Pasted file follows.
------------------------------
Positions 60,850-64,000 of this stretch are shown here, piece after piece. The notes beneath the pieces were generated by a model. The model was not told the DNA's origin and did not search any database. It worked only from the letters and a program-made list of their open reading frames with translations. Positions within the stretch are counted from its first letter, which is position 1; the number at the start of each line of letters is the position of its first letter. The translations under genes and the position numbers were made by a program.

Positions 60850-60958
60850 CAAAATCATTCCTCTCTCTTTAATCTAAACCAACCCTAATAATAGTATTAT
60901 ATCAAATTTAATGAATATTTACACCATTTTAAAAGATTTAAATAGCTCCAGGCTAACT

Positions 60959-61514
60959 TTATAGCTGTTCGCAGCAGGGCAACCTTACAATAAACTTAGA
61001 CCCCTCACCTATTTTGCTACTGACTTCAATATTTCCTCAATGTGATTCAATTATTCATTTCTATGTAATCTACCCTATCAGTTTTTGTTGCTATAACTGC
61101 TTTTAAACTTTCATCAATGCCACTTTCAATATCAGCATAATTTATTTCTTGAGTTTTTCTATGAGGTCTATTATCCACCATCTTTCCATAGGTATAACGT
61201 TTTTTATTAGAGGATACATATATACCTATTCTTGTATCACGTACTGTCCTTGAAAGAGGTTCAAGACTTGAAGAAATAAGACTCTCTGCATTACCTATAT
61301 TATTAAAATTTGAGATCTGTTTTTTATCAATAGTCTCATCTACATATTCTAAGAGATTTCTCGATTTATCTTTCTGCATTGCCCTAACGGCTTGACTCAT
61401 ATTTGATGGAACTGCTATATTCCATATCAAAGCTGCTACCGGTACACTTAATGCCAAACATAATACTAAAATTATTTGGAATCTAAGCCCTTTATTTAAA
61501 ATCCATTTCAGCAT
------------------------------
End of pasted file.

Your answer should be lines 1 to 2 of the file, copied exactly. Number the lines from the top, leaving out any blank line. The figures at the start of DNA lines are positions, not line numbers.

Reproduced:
Positions 60,850-64,000 of this stretch are shown here, piece after piece. The notes beneath the pieces were generated by a model. The model was not told the DNA's origin and did not search any database. It worked only from the letters and a program-made list of their open reading frames with translations. Positions within the stretch are counted from its first letter, which is position 1; the number at the start of each line of letters is the position of its first letter. The translations under genes and the position numbers were made by a program.

Positions 60850-60958